You want to free yourself up so you can take on problems that come with running a full-fledged business, and also start cutting out a little free time from those 100-hour workweeks so you can start living. To do this, you need some strong additions to your team who you can delegate areas of the business to, and whose skills complement yours.

If you have a financial surplus and are confident in your ability to put more on your plate, you can also go ahead and expand with new branches and new product and service offerings.

  1. Cashing In – Selling Your Business And New Ventures

Part of being an entrepreneur is in always keeping your eye out for new opportunities. Sometimes, this can mean freeing yourself of past ties and starting fresh. Once your business has grown substantially and you’ve decided you want to explore new avenues, you find buyers to execute a partial or complete sale. With revenues from such a transaction, you can then move on to ventures in new sectors that you find more meaningful to you, or which have greater potential for growth with an evolved economic climate.

Why Consider Launching Your Own Startup?

The past couple decades has been likened to a golden age of entrepreneurship. With devices that keep us constantly connected to a never-ending stream of information, it's easier than ever to network and formulate a strategy towards the creation of a novel business, and consider quitting your day job and becoming your own boss.

Some of the most useful services available to us today, such as mobile cab booking, food delivery and even online transactions and ATMs, demonstrate the role of entrepreneurship in shaping our world.

However, with any job comes risks and rewards. Here are some of the challenges faced by entrepreneurs and benefits of entrepreneurship:

· So Many Ventures, Only So Much Money: No matter how innovative your business idea is, without funds, it is dead in its cradle. With more people in every niche launching startups every day around the world, finding investors can be very tricky. Even with alternative options such as crowdfunding, when there’s as much competition as there is today, it's hard for any individual voice to be loud or convincing enough.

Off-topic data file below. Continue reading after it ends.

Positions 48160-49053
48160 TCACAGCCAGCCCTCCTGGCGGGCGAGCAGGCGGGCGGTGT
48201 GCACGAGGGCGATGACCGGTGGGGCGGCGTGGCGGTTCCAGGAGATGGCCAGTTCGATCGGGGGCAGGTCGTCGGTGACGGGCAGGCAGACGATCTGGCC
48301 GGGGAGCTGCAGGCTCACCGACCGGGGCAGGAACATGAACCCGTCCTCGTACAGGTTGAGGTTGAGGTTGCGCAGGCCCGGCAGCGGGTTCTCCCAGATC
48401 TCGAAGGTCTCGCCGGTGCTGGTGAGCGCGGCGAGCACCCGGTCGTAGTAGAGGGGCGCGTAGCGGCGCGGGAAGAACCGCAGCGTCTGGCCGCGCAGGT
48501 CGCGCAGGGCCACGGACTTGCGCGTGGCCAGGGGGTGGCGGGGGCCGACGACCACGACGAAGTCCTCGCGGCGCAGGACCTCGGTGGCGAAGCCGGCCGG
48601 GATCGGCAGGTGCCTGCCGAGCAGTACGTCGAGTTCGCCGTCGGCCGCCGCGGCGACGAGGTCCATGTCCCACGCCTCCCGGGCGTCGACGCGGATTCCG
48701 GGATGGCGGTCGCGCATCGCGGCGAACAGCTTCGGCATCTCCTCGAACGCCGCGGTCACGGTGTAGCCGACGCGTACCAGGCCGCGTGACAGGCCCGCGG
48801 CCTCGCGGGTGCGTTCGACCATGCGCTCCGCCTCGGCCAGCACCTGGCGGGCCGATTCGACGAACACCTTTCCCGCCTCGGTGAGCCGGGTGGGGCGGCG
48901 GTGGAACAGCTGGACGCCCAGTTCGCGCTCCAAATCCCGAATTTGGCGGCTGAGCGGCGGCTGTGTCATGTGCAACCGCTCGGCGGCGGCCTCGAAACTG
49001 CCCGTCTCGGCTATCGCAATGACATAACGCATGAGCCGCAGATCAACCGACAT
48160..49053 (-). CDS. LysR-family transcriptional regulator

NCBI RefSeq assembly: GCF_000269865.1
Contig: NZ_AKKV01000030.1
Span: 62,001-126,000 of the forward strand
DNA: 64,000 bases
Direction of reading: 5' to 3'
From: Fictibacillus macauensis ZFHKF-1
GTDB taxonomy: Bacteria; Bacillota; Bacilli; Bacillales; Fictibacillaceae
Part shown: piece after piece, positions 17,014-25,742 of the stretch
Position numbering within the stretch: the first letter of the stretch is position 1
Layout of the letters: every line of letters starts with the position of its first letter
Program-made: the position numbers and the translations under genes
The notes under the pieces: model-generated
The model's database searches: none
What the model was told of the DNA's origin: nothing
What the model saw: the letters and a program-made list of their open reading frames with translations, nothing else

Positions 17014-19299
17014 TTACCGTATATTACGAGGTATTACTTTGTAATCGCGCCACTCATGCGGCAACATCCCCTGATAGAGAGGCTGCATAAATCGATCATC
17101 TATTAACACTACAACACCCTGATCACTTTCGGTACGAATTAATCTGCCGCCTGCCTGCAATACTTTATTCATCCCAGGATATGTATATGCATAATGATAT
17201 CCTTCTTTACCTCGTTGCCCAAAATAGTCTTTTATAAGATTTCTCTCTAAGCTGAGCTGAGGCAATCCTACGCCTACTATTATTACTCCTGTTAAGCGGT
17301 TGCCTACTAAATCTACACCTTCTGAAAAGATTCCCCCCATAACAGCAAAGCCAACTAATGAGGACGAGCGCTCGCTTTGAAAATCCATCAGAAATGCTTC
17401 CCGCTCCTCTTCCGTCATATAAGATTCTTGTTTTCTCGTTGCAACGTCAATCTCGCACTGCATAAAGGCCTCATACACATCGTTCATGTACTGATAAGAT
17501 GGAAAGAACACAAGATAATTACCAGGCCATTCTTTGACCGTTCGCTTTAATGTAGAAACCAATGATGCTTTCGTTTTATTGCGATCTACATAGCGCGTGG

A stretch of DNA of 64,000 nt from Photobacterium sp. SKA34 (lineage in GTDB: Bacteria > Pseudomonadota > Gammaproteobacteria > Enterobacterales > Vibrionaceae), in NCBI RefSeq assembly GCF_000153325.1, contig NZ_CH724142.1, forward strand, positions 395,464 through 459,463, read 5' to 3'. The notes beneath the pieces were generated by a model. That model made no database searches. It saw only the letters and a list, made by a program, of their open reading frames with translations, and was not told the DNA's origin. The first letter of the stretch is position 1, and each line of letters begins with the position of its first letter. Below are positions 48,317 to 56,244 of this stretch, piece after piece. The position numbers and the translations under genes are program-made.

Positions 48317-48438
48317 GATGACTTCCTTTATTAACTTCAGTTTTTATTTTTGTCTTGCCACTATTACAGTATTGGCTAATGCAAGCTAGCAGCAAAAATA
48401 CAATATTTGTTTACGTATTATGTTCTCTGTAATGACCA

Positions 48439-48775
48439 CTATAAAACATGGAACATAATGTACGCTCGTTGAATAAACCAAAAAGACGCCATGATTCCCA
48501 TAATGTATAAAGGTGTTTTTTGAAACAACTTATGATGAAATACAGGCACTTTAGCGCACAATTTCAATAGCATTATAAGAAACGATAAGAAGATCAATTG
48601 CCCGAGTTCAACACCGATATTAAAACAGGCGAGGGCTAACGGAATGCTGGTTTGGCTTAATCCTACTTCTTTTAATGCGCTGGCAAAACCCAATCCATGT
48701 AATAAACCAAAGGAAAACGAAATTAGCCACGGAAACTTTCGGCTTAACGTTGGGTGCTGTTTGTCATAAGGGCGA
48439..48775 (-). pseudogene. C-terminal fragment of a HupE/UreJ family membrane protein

· You Define Your Workweek: Being the employer and the most important employee of your organization, you get to decide what to work on and when to do it. That suggests that you have complete autonomy over your actions – however, this freedom usually comes along in the later stages of your business. When setting up startups, you as an entrepreneur should not shy away from 100-hour workweeks, and form an intimate relationship with your work desk.

· Financial And Creative Freedom: With your own venture, you have the possibility of generating much more income than you ever could from your day job. And in a scenario where you’re creating your line of work rather than choosing from the available options, you can go about the execution however you want, as long as it gets the job done. There’s a common saying though that the entrepreneur gets paid last. You can’t predict the period of your business’ infancy, or how long you’ll have to work on it with cash flowing out and none flowing in.

· The Stress: The life of an entrepreneur is no rosy path to walk. You always have the chance of insolvency looming about. There’s always things going wrong that you have to fix. Throughout your days, you will have to constantly make decisions that may make or break your company. Being the leader and innovator of your organization, there will always be a tremendous pressure bearing upon you, and dealing with that day in day out, mostly by yourself, can get lonely.
 

How will you shape the world with your startup?

 
Edition: August 2017